Finding A Study Buddy

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It’s never too late to make new friends in college. Every person you meet is a possible friend, significant other, not-so-significant-but-fun-other or a study buddy. But the first three possibilities probably won't help you get good grades, so here are some tips on how to walk into a classroom and pick up that great study buddy.

Step 1: Look for someone who operates at your speed

Though the class overachiever might seem like the ideal person to study with, she may be way more into it than you are. Soon enough, you'll be getting calls from your study buddy for regular hang out sessions. So, if you don’t want to commit to a least some level of friendship, don’t ask this person to study with you. On the other hand, stay clear of that kid who falls asleep ten minutes into the lecture. He probably won’t be taking notes on the day you're out sick. Pick someone who participates as much as you do and more often than not, your note-taking and study habits will be similar.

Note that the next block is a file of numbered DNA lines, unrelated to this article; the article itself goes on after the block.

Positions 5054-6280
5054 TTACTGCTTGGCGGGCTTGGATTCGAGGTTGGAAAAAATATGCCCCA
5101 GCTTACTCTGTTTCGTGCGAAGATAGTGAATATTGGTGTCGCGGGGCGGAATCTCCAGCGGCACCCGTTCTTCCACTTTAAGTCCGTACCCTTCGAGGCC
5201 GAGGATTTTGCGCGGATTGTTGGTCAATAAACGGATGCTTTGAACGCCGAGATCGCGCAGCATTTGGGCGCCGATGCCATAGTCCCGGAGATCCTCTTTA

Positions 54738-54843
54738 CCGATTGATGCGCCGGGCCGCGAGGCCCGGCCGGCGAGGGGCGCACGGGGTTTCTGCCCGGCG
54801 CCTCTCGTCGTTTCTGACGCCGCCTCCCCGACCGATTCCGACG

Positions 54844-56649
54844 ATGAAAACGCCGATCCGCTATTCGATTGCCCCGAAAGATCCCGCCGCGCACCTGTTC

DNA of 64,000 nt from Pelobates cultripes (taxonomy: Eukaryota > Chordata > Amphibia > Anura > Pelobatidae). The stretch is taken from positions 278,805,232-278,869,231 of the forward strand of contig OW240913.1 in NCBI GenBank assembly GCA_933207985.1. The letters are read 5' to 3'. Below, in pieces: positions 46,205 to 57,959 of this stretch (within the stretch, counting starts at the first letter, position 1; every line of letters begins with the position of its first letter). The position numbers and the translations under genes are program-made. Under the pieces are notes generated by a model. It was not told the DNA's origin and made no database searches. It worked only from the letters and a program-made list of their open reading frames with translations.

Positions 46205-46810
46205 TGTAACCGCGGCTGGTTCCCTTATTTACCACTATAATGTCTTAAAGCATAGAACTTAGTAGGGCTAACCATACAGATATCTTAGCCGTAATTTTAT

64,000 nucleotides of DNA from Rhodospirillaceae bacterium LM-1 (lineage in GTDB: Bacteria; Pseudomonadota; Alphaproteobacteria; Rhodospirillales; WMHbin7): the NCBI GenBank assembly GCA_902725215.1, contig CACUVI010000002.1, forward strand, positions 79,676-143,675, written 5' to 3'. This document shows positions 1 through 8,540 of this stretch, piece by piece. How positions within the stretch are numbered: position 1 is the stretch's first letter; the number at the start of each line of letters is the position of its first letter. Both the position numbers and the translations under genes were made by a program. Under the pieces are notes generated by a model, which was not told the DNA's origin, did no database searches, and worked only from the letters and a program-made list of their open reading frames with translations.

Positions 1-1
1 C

Step 2: Sit next to your potential study buddy

Once you’ve got someone in mind, vow to sit next to them the next time you have class. Chances are there’ll be some point in class where you’ll have to buddy up for a project or in class co-editing. This is your chance to introduce yourself and start a conversation about the class.

Step 3: Make the first move:

Suggest studying together for the midterm. And don’t be afraid to ask for his or her number; you'll both beneift from it if one of you ever has a question on an assignment or is out sick.

Try to secure at least one study buddy per class. Having a friend in the class will give you the advantage of an extra set of eyes and ears for anything you've missed in class and help you when it comes to prepping for exams.

Junior > Journalism > New York University

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